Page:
—  The Commission is also impeded in its work by the approach and attitude of the NIO which has consistently failed to consult in advance with the Commission and has ignored its comments on human rights issues ie the Terrorism Act, Freedom of Information Act—to name but a few—and has deliberately obstructed the Commission in carrying out investigations (we refer here to the matter of the government's lack of co-operation with the Commission on the review of juvenile justice).

    —  We would also draw the Committee's attention to the knock-on effect this NIO approach has had on the attitude of statutory agencies who have also adopted a non-co-operation approach with the Commission, thus affecting its ability and effectiveness to protect and promote human rights.

    —  The Commission is consistently undermined by not having access in advance and in sufficient time to scrutinise and provide advice on draft bills and legislation at the Assembly and from other parliamentarian sources.

    —  The recent resignations of two prominent HRC Commissioners and human rights experts in their own fields, Ms Inez McCormack and Professor Christine Bell is a matter of deep concern to us and should be a priority area of inquiry for the Joint Human Rights Committee. Both former Commissioners made it clear in their public statement that the reason for their resignations was the Commissions' ineffectiveness in protecting and promoting human rights, also its lack of resources and sufficient powers.


    —  The Commission is not sufficiently financed and resourced to carry out its remit. The HRC has consistently highlighted this matter as have some of the political parties, including ourselves, with the NIO. It is our view that while public accountability for public spending is certainly necessary, it is however entirely inappropriate that the NIO is taking an approach in scrutinising the budgetary detail to the extent that this is having a detrimental effect on the Commission's work.

    —  The issue of Human Resources also needs to be enhanced if the Commission is to be effective.


    —  The HRC is unrepresentative in composition of wider society and is therefore unbalanced in terms of community background, gender and religious balance. Presently the composition is skewed towards a majority of those from a unionist background, a matter further compounded by the recent appointment of a unionist politician. Sinn Fe«in believes that the Commission is better served by the absence of political representation for the foreseeable future.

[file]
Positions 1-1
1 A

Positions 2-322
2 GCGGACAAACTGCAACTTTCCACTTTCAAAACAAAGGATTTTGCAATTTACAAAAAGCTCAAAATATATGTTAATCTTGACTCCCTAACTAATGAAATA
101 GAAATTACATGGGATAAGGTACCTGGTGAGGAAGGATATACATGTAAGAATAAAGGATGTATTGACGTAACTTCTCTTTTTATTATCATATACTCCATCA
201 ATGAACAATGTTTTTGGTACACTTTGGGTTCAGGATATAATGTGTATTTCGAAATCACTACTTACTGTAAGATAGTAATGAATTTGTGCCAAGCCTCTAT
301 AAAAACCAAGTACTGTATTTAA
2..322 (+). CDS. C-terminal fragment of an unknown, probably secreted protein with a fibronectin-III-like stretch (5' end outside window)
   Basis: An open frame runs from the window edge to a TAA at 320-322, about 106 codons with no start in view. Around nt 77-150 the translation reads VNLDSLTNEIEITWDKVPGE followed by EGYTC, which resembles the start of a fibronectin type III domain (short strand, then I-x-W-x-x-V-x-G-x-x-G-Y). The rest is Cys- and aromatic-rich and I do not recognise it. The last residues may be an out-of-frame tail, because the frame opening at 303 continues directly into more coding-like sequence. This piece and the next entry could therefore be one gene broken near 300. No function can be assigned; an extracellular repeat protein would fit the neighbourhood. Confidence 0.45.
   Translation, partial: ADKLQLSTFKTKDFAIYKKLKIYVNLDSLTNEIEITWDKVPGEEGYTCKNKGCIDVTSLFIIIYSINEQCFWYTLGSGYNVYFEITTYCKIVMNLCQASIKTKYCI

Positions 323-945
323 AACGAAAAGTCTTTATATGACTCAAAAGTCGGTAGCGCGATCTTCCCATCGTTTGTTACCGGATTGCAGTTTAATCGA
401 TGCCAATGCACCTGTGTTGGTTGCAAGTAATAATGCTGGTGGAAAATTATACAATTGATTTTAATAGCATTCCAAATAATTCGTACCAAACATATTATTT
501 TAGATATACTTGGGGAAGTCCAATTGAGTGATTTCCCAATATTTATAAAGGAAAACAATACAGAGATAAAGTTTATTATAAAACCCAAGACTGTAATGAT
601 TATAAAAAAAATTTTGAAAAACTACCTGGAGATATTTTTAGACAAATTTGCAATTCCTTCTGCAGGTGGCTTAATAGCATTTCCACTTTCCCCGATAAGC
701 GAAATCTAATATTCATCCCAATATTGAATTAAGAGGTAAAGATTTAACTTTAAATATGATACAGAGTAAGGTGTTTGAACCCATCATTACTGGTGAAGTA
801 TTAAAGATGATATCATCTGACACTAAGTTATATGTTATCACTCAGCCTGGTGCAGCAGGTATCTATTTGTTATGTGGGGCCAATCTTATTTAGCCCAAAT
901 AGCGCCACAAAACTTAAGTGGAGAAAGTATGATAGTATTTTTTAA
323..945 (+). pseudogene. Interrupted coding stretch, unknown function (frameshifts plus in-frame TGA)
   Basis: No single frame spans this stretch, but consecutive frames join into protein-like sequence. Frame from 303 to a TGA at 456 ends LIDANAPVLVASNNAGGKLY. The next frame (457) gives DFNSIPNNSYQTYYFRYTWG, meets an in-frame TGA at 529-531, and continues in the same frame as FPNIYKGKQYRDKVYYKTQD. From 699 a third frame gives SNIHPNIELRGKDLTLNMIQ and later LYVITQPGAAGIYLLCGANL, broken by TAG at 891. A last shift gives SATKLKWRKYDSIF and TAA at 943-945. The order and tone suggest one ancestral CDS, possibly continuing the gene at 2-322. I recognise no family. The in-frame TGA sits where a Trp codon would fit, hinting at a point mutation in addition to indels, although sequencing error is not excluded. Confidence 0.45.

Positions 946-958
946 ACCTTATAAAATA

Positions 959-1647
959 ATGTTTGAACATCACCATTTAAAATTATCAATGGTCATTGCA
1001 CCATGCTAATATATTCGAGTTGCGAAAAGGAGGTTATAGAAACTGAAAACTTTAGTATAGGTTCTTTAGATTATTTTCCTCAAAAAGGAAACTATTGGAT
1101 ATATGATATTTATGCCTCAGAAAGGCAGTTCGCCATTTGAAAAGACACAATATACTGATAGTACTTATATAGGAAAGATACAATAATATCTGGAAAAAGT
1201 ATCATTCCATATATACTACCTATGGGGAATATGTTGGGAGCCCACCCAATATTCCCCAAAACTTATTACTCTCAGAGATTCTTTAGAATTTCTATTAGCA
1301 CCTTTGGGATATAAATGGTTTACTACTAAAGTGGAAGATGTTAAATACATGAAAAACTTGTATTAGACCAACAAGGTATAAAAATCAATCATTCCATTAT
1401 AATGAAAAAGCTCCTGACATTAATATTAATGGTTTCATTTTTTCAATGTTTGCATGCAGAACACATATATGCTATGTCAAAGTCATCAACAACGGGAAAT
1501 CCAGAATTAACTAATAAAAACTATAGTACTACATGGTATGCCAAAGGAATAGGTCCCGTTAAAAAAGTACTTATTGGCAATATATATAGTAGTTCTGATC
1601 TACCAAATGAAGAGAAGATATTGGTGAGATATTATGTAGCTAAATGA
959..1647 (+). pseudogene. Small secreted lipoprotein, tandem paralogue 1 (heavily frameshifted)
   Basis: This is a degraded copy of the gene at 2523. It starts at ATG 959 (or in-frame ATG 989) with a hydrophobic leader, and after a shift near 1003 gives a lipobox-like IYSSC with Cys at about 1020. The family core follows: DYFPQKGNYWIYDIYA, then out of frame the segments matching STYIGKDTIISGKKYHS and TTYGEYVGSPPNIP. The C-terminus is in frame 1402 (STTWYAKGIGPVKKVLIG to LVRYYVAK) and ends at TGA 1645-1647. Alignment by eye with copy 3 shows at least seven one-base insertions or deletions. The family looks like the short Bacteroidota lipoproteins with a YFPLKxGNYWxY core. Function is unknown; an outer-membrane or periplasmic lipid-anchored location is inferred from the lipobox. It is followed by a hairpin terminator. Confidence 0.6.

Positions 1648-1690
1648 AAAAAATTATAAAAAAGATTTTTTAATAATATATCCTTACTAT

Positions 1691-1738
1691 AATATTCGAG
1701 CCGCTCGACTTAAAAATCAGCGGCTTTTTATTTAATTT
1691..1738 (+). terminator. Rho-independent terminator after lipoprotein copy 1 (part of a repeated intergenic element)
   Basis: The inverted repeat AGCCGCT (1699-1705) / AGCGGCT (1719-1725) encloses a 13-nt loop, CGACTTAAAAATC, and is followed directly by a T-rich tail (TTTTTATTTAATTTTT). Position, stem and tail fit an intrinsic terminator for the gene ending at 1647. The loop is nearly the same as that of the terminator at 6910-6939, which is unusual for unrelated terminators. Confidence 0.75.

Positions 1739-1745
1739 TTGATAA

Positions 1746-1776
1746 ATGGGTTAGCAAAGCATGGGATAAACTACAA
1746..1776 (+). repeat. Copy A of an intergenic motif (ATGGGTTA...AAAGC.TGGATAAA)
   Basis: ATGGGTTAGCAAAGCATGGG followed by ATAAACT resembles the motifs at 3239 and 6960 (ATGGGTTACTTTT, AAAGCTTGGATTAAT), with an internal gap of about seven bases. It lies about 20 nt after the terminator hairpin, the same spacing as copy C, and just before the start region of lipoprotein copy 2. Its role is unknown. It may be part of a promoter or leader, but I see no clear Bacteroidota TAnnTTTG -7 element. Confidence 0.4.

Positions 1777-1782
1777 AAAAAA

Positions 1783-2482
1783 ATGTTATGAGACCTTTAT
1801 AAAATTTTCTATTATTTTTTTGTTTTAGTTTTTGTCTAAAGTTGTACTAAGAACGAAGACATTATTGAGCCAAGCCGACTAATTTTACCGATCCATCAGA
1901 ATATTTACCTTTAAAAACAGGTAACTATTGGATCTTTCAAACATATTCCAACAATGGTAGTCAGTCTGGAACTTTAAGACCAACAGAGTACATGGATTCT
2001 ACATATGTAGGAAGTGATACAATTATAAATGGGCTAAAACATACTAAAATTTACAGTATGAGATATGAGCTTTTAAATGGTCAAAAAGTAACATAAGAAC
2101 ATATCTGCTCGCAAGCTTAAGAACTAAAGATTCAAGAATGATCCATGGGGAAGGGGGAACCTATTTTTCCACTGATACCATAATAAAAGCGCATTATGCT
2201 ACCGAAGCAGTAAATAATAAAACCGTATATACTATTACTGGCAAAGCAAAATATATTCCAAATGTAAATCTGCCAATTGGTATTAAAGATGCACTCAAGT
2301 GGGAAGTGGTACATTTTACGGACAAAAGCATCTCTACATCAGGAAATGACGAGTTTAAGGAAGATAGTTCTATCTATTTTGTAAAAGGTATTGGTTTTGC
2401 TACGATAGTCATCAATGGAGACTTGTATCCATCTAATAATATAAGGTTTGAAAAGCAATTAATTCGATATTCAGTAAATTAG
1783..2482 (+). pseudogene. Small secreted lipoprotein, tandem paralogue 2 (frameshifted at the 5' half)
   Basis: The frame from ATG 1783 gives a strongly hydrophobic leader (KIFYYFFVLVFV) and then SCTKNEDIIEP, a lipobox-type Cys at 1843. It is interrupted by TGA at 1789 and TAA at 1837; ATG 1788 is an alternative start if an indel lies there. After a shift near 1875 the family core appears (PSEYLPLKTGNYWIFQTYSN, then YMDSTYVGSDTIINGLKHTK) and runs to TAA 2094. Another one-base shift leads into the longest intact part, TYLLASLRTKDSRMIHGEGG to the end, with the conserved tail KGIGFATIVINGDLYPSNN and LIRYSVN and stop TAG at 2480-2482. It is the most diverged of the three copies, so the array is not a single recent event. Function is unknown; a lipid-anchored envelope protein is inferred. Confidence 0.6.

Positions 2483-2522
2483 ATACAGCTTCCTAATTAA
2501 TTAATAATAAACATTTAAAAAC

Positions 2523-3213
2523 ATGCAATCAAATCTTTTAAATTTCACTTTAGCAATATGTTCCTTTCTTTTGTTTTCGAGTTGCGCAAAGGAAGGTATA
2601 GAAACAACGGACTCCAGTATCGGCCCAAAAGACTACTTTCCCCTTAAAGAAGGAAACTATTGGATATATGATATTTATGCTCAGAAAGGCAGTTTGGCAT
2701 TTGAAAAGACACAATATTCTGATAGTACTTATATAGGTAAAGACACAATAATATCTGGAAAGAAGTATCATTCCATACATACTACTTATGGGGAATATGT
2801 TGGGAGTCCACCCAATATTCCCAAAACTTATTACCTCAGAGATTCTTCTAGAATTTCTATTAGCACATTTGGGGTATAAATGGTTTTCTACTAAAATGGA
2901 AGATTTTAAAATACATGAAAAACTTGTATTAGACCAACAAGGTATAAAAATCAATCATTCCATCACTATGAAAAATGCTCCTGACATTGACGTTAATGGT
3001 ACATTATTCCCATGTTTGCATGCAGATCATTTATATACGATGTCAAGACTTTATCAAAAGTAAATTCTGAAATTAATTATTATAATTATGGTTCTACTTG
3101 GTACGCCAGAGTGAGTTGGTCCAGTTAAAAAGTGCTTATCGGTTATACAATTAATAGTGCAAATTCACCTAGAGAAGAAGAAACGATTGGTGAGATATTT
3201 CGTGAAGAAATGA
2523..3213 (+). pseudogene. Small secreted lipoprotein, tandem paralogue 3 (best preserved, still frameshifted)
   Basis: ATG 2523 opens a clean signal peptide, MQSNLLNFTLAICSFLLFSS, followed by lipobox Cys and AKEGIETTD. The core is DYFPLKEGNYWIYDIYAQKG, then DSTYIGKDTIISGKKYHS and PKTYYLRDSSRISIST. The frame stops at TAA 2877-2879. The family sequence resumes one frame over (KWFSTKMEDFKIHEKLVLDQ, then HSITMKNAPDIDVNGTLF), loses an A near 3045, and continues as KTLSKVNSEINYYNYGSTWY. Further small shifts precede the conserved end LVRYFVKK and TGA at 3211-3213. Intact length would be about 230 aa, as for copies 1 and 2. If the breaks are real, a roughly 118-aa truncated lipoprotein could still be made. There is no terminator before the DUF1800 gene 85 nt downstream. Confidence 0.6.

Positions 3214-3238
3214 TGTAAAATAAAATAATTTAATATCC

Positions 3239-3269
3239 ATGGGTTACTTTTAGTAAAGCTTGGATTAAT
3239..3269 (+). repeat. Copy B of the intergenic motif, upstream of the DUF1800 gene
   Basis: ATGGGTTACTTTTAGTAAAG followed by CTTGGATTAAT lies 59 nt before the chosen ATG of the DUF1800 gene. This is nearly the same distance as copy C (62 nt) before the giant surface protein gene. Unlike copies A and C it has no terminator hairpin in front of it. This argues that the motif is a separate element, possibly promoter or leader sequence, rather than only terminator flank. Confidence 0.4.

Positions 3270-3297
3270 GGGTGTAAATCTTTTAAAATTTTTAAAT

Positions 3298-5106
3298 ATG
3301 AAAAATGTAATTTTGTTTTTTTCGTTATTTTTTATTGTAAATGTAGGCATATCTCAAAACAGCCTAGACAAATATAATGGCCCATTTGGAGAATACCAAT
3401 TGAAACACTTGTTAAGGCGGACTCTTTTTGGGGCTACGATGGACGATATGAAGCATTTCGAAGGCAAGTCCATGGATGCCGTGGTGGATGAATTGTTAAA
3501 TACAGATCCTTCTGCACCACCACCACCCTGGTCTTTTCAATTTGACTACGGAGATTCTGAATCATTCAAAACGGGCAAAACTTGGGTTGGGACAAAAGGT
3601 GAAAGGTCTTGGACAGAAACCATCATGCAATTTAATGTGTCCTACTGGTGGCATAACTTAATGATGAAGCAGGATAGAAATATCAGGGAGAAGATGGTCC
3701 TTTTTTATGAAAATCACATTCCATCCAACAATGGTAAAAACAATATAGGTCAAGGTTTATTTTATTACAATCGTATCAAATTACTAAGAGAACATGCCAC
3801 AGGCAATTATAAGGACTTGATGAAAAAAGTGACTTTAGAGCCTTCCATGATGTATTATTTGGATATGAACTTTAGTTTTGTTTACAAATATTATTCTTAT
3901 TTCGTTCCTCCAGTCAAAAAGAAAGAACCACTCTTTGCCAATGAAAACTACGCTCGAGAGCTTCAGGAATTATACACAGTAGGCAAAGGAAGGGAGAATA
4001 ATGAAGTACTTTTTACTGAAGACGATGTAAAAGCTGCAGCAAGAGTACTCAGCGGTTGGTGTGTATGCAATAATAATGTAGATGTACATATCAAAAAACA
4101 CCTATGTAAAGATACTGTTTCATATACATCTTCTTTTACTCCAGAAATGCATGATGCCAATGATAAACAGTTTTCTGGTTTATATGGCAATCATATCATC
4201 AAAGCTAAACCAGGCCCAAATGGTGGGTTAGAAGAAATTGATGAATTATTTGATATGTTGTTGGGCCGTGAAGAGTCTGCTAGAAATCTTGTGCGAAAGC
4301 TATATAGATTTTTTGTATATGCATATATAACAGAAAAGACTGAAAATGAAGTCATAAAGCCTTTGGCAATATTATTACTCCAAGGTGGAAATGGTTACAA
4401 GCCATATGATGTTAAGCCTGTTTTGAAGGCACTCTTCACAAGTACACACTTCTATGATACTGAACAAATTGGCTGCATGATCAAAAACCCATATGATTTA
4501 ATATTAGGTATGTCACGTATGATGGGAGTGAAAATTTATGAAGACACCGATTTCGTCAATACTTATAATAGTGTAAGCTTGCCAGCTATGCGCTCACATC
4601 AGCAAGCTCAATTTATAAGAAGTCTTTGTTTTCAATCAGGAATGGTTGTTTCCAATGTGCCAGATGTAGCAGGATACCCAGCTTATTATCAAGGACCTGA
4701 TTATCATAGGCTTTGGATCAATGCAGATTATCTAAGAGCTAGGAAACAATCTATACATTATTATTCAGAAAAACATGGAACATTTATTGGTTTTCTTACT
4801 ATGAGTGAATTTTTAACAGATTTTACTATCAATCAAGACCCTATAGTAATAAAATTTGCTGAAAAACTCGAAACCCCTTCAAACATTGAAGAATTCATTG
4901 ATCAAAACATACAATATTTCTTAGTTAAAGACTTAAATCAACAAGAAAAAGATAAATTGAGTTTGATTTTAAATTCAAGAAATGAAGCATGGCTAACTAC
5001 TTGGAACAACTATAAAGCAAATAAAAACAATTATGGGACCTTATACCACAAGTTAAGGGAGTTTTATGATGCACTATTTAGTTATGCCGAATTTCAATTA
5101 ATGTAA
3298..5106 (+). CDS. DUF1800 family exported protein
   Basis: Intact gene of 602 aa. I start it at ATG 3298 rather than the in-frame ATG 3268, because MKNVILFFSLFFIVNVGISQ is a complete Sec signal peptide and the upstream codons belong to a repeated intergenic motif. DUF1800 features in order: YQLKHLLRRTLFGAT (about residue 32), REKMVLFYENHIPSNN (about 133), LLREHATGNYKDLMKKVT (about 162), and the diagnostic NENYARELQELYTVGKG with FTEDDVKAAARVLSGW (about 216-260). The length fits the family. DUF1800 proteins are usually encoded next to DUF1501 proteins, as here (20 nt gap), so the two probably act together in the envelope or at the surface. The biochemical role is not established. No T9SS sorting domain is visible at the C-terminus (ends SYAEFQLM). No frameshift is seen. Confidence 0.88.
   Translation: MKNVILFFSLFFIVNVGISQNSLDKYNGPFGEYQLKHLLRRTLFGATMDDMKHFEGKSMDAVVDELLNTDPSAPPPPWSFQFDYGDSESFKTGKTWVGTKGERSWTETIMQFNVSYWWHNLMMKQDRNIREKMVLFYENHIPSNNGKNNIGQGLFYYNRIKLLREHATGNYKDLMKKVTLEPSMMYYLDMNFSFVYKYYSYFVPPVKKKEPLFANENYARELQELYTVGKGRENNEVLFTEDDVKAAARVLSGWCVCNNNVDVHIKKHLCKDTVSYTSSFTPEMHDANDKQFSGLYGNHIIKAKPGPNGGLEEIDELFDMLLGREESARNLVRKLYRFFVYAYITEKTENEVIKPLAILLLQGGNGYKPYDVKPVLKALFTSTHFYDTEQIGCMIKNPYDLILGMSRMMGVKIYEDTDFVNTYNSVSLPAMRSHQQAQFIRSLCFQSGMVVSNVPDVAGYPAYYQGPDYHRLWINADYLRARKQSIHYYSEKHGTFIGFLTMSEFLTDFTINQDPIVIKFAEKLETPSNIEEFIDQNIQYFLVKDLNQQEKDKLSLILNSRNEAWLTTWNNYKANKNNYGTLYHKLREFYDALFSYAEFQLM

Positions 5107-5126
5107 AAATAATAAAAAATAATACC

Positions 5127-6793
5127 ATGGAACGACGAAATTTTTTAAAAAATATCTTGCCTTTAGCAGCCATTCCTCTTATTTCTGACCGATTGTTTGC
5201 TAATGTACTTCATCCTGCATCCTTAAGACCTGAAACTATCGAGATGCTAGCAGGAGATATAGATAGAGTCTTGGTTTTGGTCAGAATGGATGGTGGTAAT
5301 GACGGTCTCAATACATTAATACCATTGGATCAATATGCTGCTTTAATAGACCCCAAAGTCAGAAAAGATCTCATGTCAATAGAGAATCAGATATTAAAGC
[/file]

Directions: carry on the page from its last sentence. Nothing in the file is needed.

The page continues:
—  The appointment process itself is carried out by the NIO. We share the view of NGO's and others that there needs to be an Independent Selection Process put in place to ensure (a) that the process is above reproach and credible and (b) that the HRC is equality-proofed in its composition.

  In conclusion, Madam chair, Sinn Fe«in welcomes the opportunity to raise these matters that have been of concern to us for some considerable time. We will naturally raise the issue of human rights in the political talks process, especially the way forward regarding the Bill of Rights process. It is our view at this juncture, shared by some political parties, that the Bill of Rights is too important an issue to the overall peace process to get wrong.

  Earlier I alluded to difficulties with the process around the development of the Bill of Rights and with the HRC's approach to key issues in its consultation document. Sinn Fe«in believes that the Bill of Rights needs to be seen by the entire community as an instrument of justice and protection of their rights. The Bill of Rights will be the foundation stone of the Charter of Rights for the island therefore it essential that we take the opportunity presented to ensure that civic society and its political representatives are given the space to develop the Bill of Rights and more importantly, to develop maximum agreement.

  Unfortunately, we do not feel that the process being advocated by the HRC has the ability to secure such consensus. The HRC is aware of these concerns and is aware of the proposal we have made to it to endorse a particular approach that would not compromise the Commission's integrity under the Good Friday Agreement. This would involve the Bill of Rights process being facilitated by an Independent International Chair, supported by a Secretariat, that would engage with civic society and the political parties in an inclusive process. The precedent for international facilitation has already been set in the peace process.

  Finally, on behalf of Sinn Fe«in I would like once again to thank you and the members of the Joint Committee for the opportunity of putting forward the above matters.

  I wish you well in your deliberations and look forward to the outcome of your inquiry.

17 December 2002